In front of a national ESPN audience, the Cowboys brought everything they had. Sanders rushed 39 times for 215 yards, continuing what would become the best individual season in the sport’s history, and Gundy threw for 228 yards, 123 to Dykes. OU rode a pair of early Mike Gaddis touchdowns to a 14-0 lead — the freshman would match Sanders with 213 yards in just 18 carries — but a pair of Sanders scores gave OSU a late 28-24 lead. Sooner quarterback Charles Thompson made it 31-28 with 2:33 left, but OSU still had time to take the game. They were facing a fourth-and-1 at the OU 19 before fullback Garrett Limbrick was flagged for unsportsmanlike conduct, but it didn’t matter. On what was now fourth-and-16, Gundy rolled right and found a wide open Brent Parker in the back of the end zone. Parker dropped it. The Cowboys had to wait another seven years to finally snare another win over the Sooners.
2000: No. 1 Oklahoma 12, Oklahoma State 7
2001: Oklahoma State 16, No. 4 Oklahoma 13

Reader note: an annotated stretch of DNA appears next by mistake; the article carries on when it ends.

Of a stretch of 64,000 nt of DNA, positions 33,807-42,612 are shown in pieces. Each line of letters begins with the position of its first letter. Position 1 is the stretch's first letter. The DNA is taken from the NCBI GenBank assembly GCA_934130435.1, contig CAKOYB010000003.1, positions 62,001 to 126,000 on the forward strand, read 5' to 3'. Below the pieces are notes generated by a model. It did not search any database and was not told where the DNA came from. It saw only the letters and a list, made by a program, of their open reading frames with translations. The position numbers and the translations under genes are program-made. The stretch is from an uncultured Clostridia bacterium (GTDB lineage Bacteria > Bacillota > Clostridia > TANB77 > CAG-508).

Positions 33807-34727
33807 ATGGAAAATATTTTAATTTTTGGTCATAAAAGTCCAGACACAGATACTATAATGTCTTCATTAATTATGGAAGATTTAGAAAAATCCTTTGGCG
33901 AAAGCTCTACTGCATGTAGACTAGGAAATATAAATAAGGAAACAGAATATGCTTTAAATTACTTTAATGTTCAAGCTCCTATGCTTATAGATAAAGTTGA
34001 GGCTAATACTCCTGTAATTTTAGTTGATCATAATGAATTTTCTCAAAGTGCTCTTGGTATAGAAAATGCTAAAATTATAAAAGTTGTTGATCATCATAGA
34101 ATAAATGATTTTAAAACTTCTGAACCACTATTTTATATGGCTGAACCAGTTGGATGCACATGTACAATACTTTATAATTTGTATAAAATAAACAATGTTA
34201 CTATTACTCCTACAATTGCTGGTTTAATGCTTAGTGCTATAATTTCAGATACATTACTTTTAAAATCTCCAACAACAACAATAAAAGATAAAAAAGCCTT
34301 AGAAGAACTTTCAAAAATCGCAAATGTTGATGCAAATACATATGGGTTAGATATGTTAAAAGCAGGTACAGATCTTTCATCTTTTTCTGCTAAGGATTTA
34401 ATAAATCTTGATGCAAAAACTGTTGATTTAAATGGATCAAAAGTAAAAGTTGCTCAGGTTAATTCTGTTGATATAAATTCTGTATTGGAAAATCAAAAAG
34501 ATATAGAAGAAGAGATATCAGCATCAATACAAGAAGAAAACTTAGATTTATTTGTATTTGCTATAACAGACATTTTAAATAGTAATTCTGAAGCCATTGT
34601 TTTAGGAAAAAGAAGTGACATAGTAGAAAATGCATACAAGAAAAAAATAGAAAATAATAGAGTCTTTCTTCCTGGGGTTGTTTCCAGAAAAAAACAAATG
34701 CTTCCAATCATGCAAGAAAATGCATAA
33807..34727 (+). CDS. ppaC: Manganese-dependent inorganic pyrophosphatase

At the turn of the century came maybe the two least likely classics in series history. In 2000-01, Bob Stoops’ Sooners went a combined 24-2, winning their first national title in 15 years in 2000 and scoring another top-six finish the next year. OSU, meanwhile, went 3-8 in 2000 and fired Bob Simmons, replacing him with former OSU assistant and Dallas Cowboys tight ends coach Les Miles. They went just 4-7 in his first season in charge.
And yet, OU was lucky not to go 0-2 against the Pokes.
As nearly four-touchdown favorites in 2000, the Sooners drove 99 yards for a touchdown on their first possession but gained just 210 yards thereafter. Tatum Bell’s 60-yard touchdown run in the third quarter cut OU’s lead to five points, and the Cowboys made a late drive to steal what would have been the biggest upset in the series. On fourth-and-goal, however, Derrick Strait broke up Aso Pogi’s lob to big tight end Marcellus Rivers, and OU earned a narrow win. A week later, the Sooners would get back on track with a Big 12 Championship Game win over Kansas State.